by Mandy Green, Busy.coach
I have been a college soccer coach for over 18 years now.
When I first started out as an assistant in my early 20’s (and not married yet), I LOVED going out and watching potential student-athletes play for 10 hours a day at tournaments. I really liked the process of writing to them, hearing back from them, getting them on campus, and then ultimately getting them to commit to our program. At the time, I could afford to spend 40+ hours a week on recruiting.
Then I became an associate head coach, had to take on all of the responsibilities that came with it, and was in a serious relationship. Even with all of these new responsibilities, I wanted to continue to spend as much time on recruiting as possible because I knew that the success of the program depended on it. I gave it my best effort for a while and then reached a point where I was frustrated, burned out, and had the hopeless feeling that I wasn’t doing any one of the things I was responsible for well.
I knew something had to give but I just wasn’t sure what.
First, I went out and spent a fortune on coaching books and soccer conferences. Then I decided to try Dan Tudor’s “Building a Winning Recruiting Message” workshop in California.
At the workshop, I was like a sponge. I frantically wrote down every piece of information as Dan showed us how to get our story out there to recruits, how to write more effective letters, gave us better questions to ask them on the phone, taught us a new way to deal with objections, showed us new ways to recruit parents, took us through a recruiting plan, among other things.
I sat and talked to my assistant that night after the workshop about all of the new, productive, and more efficient ways we were going to go out and recruit. I was so excited about all of this new information that I couldn’t sleep for days.
Then I got overwhelmed with all of it. It was all such great information, but when and how was I going to find the time to apply all of it to my program with all of the other stuff I had to get done?
I needed a plan. I thought back to the process that Dan took us through at the workshop, pulled out the forms he gave us to use as an outline, and started writing.
First I wrote down and evaluated everything I was doing from a time perspective. I made a list of all the recruiting activities I was doing in a week (watching games, writing letters, emails, phone calls, on-campus visits) and determined how much time I was spending on each. What an eye opening exercise that was for me. I realized that I was being inefficient, I was unorganized, and was spending too much time on things that weren’t producing results.
I prioritized my list of recruiting activities to make sure I was focusing on things that would generate the greatest results, I figured out what time of the day was best for me to get my recruiting business done with the fewest interruptions, and I gave each recruiting activity a specific amount time to complete. Just by managing my time better, it was amazing how much more time I had in the office to prepare for training or for managing the team. I got into the office at the same time as I usually did, but was able to leave earlier with less stress and more of a satisfied feeling that I had actually accomplished something.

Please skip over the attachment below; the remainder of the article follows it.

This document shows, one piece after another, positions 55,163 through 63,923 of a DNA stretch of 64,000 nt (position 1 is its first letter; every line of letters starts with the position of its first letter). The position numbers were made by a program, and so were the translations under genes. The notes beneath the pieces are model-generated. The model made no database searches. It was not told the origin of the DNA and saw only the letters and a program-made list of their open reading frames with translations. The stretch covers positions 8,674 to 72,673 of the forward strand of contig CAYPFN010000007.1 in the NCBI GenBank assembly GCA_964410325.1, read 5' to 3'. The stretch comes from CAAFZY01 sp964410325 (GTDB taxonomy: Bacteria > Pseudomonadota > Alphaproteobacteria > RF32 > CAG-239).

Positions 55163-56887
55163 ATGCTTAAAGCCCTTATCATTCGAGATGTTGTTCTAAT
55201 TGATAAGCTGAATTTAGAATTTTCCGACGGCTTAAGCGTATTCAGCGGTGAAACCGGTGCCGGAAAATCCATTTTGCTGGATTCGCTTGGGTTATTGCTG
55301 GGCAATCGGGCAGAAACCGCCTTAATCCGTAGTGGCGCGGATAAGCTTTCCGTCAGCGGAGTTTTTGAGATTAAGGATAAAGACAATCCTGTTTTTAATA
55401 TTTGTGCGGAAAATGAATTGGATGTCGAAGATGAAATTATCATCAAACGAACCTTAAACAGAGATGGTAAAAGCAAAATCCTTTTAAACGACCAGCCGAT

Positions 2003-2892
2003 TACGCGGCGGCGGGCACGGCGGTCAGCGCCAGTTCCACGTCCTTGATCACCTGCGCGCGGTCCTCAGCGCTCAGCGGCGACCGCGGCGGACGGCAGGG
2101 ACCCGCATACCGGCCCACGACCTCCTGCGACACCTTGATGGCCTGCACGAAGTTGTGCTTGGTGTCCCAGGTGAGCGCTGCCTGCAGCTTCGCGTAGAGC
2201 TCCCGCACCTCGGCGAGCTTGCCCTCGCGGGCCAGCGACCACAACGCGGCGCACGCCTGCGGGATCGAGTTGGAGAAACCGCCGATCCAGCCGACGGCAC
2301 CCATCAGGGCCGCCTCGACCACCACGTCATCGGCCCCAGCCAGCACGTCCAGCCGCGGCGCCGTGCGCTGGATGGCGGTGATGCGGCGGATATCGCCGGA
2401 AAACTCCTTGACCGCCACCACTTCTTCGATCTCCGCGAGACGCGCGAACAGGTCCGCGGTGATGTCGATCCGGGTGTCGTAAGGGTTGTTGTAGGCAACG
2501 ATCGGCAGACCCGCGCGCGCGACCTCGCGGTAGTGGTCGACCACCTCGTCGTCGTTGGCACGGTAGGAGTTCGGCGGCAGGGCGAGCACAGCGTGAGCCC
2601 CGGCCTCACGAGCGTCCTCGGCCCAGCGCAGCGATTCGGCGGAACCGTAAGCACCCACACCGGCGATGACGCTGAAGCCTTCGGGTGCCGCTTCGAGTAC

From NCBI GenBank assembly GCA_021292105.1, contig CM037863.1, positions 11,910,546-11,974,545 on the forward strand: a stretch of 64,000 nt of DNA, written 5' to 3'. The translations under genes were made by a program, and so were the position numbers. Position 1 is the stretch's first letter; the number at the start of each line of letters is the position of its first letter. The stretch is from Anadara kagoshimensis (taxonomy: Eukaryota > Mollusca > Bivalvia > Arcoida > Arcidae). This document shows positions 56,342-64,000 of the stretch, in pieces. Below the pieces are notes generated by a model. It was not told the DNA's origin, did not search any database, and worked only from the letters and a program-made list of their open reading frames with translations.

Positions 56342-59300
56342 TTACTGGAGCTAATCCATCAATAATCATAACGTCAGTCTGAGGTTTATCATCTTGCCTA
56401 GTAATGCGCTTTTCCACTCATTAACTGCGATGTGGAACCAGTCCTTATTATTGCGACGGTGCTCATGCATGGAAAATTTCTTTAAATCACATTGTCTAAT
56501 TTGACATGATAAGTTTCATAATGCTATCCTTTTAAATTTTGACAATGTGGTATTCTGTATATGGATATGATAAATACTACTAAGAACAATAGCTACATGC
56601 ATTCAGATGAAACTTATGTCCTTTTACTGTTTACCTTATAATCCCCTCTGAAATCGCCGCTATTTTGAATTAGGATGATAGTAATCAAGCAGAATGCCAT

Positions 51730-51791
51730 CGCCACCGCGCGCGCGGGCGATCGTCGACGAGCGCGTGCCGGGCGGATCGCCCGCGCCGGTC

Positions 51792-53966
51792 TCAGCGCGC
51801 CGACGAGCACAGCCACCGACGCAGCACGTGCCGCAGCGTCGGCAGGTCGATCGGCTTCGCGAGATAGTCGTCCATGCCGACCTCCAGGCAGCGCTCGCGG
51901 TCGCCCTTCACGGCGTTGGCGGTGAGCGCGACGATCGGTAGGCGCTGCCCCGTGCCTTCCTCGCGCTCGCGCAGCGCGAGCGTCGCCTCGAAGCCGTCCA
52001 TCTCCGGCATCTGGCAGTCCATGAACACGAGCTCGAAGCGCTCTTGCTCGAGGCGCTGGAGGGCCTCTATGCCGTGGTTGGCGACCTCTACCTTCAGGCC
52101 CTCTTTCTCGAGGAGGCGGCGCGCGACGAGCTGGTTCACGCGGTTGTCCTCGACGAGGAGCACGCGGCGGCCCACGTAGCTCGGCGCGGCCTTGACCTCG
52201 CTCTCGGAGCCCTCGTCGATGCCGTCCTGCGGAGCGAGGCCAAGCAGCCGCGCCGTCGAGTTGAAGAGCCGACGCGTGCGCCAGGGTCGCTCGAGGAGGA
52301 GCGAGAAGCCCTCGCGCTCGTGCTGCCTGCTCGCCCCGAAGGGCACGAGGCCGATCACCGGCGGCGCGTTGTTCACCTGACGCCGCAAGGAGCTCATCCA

The next step I needed to take, and probably one of the most important activities that I learned at the Building a Winning Recruiting Message workshop, was to lay out a 12-month recruiting calendar.
In the 10 years that I had been a coach prior to that workshop, I never sat down and planned out a year in advance. First, it never occurred to me to do it because I thought I was doing things on the fly. Second, I didn’t think that I had the time to sit down and plan a year in advance. It took me about a week to get a good foundation, but boy was that time well spent.
I created my plan by focusing on themes and topics for each month of the year. I used Dan’s advice with my letters and emails to shorten them and change the message to get more of a response. And I worked my message around important deadlines or events on campus. I also figured out when and how I was going to recruit parents, their club and high school coaches.
Planning ahead of time what I was going to say to recruits, parents, and club coaches each month was such a stress reliever for me and I know that it will be for you if you take the time to plan your next recruiting year.
Interested in learning more about how to organize your recruiting plan, your social media, and how to work better day by day, go to www.busy.coach. If you have a plan that you have already written and would like feedback on, feel free to send it my way at email@example.com.